Parliamentary procedure is the body of rules, ethics, and customs governing meetings and other operations of clubs, organizations, legislative bodies, and other deliberative assemblies. General principles of parliamentary procedure include rule of the majority with respect for the minority.

In parliamentary procedure, the verb to table has the opposite meaning in different countries:


  1. Robert, Henry M.; et al. (2011). Robert's Rules of Order Newly Revised (11th ed.). Philadelphia, PA: Da Capo Press. p. l. ISBN   978-0-306-82020-5.
  2. Robert III, Henry M.; et al. (2011). Robert's Rules of Order Newly Revised In Brief (2nd ed.). Philadelphia, PA: Da Capo Press. p. 5. ISBN   978-0-306-82019-9.
  3. 1 2 3 4 5 6 Robert, Henry M.; et al. (2011). Robert's Rules of Order Newly Revised (11th ed.). Philadelphia, PA: Da Capo Press. pp. xxxiii–xxxiv. ISBN   978-0-306-82020-5.
  4. Slater, Victor Louis. (2002). The Political History of Tudor and Stuart England: A Sourcebook, p. 72.
  5. Government, Canadian (2011). "Parliamentary Procedure – General Article – Compendium of Procedure Home – House of Commons. Canada". Retrieved 15 February 2011.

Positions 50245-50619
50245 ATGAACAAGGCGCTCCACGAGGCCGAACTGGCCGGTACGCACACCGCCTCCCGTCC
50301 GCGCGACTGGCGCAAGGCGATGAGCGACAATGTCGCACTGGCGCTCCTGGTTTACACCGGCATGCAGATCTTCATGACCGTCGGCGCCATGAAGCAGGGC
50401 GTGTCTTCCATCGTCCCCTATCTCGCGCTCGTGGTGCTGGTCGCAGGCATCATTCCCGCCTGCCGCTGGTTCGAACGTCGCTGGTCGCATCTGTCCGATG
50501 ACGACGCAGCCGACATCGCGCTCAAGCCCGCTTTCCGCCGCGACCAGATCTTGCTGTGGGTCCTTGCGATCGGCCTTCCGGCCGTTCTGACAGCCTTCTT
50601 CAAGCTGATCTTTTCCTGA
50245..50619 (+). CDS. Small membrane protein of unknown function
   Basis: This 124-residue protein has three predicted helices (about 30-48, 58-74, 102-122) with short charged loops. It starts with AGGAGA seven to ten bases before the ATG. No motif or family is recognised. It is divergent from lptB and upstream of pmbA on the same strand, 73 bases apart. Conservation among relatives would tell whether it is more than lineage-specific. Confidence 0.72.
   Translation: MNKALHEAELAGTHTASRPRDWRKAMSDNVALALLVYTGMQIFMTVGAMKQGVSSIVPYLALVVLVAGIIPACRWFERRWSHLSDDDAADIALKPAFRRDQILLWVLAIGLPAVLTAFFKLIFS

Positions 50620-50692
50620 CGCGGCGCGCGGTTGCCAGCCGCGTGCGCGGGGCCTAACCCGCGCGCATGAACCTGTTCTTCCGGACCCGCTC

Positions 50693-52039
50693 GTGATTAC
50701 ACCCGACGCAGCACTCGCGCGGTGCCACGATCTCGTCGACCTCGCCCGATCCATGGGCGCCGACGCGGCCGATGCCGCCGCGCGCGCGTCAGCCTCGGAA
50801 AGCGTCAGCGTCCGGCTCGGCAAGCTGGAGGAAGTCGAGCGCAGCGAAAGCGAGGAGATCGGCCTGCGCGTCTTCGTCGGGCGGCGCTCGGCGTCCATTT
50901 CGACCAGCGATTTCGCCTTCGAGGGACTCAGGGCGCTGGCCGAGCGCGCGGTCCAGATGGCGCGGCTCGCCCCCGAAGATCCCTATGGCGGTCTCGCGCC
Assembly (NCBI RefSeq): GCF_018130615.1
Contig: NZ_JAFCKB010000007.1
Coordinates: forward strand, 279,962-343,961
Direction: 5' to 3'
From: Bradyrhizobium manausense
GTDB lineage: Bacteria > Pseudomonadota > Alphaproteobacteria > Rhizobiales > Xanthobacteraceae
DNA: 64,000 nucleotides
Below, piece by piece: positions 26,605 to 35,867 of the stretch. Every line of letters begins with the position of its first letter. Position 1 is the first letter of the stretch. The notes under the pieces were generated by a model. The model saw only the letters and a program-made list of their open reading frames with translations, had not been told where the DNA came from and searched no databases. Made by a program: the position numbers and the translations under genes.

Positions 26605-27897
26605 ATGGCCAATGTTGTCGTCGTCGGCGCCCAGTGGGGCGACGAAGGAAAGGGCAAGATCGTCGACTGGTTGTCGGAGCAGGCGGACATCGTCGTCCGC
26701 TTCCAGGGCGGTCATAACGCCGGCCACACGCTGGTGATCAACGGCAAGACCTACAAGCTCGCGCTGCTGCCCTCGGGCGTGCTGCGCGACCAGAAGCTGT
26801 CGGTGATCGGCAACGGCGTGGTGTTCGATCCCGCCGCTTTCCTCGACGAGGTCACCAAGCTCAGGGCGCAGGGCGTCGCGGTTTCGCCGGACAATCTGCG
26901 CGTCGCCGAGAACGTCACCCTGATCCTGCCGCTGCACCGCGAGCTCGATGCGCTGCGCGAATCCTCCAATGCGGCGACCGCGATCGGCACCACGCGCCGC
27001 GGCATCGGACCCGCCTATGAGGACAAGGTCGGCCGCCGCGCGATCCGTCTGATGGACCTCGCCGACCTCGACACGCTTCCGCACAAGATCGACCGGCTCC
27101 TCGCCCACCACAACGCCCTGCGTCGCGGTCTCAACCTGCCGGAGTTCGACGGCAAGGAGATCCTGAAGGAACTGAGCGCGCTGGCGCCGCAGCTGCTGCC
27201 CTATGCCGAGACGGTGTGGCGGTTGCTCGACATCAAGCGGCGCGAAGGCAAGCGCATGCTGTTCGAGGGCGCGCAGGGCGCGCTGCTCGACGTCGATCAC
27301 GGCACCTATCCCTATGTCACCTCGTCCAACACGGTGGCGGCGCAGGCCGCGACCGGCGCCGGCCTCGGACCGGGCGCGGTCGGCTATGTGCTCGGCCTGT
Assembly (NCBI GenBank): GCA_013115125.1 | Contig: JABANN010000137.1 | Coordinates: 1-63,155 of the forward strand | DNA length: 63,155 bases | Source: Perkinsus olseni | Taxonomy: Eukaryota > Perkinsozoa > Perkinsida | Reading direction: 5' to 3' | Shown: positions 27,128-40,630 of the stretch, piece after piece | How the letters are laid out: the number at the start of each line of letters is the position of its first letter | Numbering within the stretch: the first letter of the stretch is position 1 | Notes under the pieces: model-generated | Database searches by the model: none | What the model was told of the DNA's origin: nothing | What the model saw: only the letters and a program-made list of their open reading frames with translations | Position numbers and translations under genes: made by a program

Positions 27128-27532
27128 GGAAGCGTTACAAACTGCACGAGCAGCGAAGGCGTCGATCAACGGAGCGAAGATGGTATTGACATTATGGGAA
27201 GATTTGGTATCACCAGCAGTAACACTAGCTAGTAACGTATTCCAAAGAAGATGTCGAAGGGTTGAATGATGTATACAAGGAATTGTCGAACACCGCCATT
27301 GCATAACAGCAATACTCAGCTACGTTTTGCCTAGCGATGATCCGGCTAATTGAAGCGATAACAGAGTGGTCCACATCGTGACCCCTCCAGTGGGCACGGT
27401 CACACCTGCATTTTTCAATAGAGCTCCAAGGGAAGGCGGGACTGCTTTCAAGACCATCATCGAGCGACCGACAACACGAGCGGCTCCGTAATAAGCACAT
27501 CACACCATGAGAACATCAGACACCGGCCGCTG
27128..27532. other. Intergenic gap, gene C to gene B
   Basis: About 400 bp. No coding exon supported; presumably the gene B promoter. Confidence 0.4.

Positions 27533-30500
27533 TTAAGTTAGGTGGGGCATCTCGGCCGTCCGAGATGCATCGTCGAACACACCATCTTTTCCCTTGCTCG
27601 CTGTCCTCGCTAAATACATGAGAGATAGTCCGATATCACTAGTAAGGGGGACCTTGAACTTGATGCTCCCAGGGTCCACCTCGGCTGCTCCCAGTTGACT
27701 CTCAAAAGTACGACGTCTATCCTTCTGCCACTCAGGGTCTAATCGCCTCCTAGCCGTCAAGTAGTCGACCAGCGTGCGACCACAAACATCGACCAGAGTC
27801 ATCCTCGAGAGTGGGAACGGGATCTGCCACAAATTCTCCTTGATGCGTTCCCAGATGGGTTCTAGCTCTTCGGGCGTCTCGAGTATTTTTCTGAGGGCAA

6. Jefferson, Thomas. (1820). A manual of parliamentary practice for the use of the Senate of the United States, p. vi.
  7. Reischauer, Edwin O. and Marius B. Jansen. (1977). The Japanese Today: Change and Continuity, p. 250.
  8. Mulgan, Aurelia George. (2000). The Politics of Agriculture in Japan, p. 292.
  9. The "functionalist" criterion (set by the Bill, on the initiative of Senator Maritati: Bill n. 1560/XVI) identified – inside parliamentary Institutions – acts of political bodies which, on the one hand, are not linked to the functions (legislative, political address or inspection) but which, on the other hand, are not classified as high-level administration: Buonomo, Giampiero (2014). "Il nodo dell'autodichia da Ponzio a Pilato". Golem informazione.  via  Questia (subscription required)